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This review is from: Skywatcher Explorer 130m Newtonian Reflector Telescope (Electronics)
This telescope is brilliant. We are complete beginners and have used it once so far. For the money it is worth every penny. We saw Jupiter perfectly and its moons. We havent looked at our moon yet but can't wait.

It took quite a while to set up but it really is worth the time. I'd recommend getting a constellation app if you have a smartphone as it helps you to locate the stars easily. You have to be careful when looking through the scope not to knock it or lean on it as the image you see wobbles easily (this may just be because we are beginners and need more practice using it).

The 2x barlow lense is great. You will also need a moon filter if it doesn't come with one. We bought 'a guide to the night sky' by Patrick Moore which is cheap yet very helpful.

I would recommend buying from Phil Burton Photography. Phil and his colleagues were very helpful and are able to assist you if you need it, even after you've bought it.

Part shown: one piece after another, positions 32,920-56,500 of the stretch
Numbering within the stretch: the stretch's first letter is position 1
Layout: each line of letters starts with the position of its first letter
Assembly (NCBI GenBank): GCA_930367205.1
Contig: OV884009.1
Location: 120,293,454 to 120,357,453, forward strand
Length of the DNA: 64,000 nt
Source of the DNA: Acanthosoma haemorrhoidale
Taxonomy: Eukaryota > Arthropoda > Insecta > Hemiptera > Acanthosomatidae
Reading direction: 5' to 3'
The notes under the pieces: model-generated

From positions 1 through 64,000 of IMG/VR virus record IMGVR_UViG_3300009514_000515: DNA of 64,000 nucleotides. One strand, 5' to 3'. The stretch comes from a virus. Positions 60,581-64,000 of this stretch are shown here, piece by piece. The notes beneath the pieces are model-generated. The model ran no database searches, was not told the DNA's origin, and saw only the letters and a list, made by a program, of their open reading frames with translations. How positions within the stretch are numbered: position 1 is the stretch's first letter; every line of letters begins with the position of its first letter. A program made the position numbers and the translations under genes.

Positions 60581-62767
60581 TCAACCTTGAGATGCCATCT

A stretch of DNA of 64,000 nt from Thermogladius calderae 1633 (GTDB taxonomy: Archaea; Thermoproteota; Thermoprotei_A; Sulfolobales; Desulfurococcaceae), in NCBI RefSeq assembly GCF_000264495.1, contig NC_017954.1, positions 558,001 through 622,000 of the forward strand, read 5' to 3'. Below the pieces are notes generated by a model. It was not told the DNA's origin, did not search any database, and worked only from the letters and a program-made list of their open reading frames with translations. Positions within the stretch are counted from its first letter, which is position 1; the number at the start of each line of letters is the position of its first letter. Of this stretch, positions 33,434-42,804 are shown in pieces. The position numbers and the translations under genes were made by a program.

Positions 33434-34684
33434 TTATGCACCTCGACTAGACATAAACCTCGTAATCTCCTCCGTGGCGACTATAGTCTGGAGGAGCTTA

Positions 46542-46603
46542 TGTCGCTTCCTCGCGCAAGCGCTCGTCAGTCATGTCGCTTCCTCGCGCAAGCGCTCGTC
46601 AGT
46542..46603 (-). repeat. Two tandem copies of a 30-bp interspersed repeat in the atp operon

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2 of 2 people found the following review helpful
4.0 out of 5 stars Great views - provided you're out of the wind, 3 Feb. 2014
By 
Joseph "rzan3" (yorkshire, uk) - See all my reviews
(REAL NAME)   
This review is from: Skywatcher Explorer 130m Newtonian Reflector Telescope (Electronics)
I gave this four stars instead of five for two reasons really: the mount is barely able to handle a tube of this weight - the image is very unsteady in even the slightest breeze - and the the supplied eyepieces are no good.

Having bought a BST Explorer 18mm (branded as starguider) from skies the limit, i really noticed how poor the original eyepieces were - they really let the main mirror down, which is great. I am looking at buying a 6mm william optics spl for planets, but that will come later.